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Jon Lundberg of the Karolinska Institute in Stockholm and his colleagues had set out to
 

Summary: Jon Lundberg of the Karolinska Institute in
Stockholm and his colleagues had set out to
study the importance of natural gut bacteria
in nitrate metabolism using mice bred to
harbour no microorganisms. But when these
germ-free mice were fed sodium nitrate, and
nitrite ions then showed up in their blood,
the team began hunting for enzymes to
explain the result.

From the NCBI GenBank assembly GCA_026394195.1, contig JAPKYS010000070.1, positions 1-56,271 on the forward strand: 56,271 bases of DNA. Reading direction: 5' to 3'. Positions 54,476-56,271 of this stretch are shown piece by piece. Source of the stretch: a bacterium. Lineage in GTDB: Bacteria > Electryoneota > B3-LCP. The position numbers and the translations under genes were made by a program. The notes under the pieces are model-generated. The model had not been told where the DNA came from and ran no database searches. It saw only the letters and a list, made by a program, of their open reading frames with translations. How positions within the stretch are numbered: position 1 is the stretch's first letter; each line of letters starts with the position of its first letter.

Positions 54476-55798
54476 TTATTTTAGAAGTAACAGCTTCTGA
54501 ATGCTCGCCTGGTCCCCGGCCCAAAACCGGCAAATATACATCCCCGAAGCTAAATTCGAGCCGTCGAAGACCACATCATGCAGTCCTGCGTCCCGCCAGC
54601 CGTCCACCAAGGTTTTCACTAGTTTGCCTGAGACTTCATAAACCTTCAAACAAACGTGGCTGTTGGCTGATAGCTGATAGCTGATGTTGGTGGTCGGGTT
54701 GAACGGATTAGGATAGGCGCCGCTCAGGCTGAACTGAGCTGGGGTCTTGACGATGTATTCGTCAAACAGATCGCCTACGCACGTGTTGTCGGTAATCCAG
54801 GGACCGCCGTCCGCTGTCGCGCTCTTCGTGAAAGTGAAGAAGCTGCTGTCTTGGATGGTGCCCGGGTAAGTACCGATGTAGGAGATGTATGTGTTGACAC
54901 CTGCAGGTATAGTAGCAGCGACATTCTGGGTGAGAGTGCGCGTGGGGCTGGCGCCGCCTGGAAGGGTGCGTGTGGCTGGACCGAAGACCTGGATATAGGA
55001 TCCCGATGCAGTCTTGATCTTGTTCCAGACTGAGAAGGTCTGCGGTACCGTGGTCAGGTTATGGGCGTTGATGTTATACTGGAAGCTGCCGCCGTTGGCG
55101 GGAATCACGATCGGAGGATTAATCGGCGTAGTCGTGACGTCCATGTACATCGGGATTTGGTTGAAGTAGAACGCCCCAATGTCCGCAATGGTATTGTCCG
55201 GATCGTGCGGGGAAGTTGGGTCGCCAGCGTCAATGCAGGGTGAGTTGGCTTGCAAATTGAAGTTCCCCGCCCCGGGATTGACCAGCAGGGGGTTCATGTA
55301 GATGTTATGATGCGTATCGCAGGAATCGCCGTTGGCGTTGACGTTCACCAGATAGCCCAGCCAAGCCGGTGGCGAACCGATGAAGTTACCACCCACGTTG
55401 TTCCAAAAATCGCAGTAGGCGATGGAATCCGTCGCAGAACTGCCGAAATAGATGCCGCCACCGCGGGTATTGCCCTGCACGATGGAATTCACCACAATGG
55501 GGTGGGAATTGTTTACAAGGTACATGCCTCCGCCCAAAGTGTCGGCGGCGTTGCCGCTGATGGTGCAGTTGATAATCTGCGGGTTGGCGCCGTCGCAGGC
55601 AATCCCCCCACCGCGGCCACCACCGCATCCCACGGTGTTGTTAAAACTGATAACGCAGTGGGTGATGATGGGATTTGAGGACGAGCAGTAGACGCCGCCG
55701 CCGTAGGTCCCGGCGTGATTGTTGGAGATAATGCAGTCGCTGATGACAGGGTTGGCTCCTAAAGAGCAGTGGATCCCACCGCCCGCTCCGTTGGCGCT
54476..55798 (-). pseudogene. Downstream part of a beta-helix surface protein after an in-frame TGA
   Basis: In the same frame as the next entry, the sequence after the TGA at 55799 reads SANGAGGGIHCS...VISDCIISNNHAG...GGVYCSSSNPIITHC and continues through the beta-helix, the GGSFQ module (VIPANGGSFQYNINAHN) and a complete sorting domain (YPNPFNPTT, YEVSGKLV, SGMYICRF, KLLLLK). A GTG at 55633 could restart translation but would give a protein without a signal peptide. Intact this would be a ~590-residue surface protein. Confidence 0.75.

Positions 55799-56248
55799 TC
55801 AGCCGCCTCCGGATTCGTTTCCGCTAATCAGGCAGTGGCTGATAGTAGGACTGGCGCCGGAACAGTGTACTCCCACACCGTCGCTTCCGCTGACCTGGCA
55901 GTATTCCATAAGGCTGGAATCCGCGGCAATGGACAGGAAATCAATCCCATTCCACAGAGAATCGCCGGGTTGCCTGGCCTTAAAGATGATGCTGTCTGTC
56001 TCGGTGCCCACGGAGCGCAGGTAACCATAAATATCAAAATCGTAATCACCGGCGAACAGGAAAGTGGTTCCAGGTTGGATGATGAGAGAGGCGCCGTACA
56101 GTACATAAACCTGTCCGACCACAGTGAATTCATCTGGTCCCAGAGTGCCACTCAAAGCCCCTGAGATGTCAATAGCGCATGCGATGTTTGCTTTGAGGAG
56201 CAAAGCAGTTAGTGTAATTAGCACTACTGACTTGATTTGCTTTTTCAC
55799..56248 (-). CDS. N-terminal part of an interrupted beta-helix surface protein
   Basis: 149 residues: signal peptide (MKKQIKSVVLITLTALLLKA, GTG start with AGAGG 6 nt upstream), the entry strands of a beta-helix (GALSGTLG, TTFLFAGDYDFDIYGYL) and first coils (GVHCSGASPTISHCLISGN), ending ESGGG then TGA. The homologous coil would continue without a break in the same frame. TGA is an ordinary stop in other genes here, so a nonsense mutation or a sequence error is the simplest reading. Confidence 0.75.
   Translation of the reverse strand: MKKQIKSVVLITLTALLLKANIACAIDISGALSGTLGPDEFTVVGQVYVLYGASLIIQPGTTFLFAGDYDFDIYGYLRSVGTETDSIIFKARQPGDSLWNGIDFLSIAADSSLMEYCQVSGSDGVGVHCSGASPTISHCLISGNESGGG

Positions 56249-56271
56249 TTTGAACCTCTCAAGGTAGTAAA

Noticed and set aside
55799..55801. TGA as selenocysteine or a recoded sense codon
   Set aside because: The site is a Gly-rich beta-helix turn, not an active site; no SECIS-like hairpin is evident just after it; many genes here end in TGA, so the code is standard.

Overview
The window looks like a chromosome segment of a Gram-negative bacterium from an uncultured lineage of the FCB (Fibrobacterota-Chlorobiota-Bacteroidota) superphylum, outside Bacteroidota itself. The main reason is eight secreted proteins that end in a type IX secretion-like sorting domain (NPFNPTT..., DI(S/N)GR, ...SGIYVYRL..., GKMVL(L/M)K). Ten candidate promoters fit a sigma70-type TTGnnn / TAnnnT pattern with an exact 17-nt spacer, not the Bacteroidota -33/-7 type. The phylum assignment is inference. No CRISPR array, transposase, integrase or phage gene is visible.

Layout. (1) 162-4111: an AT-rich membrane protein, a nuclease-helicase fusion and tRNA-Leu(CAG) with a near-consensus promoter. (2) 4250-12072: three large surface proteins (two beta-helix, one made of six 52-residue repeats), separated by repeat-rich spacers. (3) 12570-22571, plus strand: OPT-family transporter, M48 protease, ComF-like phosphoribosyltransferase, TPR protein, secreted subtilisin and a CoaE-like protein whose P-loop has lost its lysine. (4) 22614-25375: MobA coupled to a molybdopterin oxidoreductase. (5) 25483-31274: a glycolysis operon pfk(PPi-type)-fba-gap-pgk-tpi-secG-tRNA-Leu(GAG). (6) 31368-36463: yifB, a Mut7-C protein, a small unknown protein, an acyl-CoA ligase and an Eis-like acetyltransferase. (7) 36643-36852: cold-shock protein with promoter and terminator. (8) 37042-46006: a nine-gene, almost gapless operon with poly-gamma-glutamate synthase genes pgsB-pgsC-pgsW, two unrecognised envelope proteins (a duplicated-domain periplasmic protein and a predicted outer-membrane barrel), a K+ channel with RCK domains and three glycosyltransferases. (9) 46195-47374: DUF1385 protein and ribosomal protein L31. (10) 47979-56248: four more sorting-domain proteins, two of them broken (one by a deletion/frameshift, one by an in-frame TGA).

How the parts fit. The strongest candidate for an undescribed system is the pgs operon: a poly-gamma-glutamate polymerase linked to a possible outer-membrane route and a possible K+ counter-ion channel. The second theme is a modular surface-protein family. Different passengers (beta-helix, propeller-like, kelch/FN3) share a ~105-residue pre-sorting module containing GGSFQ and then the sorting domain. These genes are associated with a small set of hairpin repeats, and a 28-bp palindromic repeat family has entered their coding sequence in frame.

They recorded nitrate-reducing activity
from xanthine oxidoreductase in the liver
tissue of both rodents and humans, and
found that NO2

can be further reduced
to NO. The pathway ramped up during an
experiment in which the researchers clamped
the abdominal aorta of rats -- perhaps
unsurprisingly, given that NO dilates blood
vessels.

  

Source: Alon, Uri - Departments of Molecular Cell Biology & Physics of Complex Systems, Weizmann Institute of Science
Tlusty, Tsvi - Department of Physics of Complex Systems, Weizmann Institute of Science

 

Collections: Biology and Medicine; Physics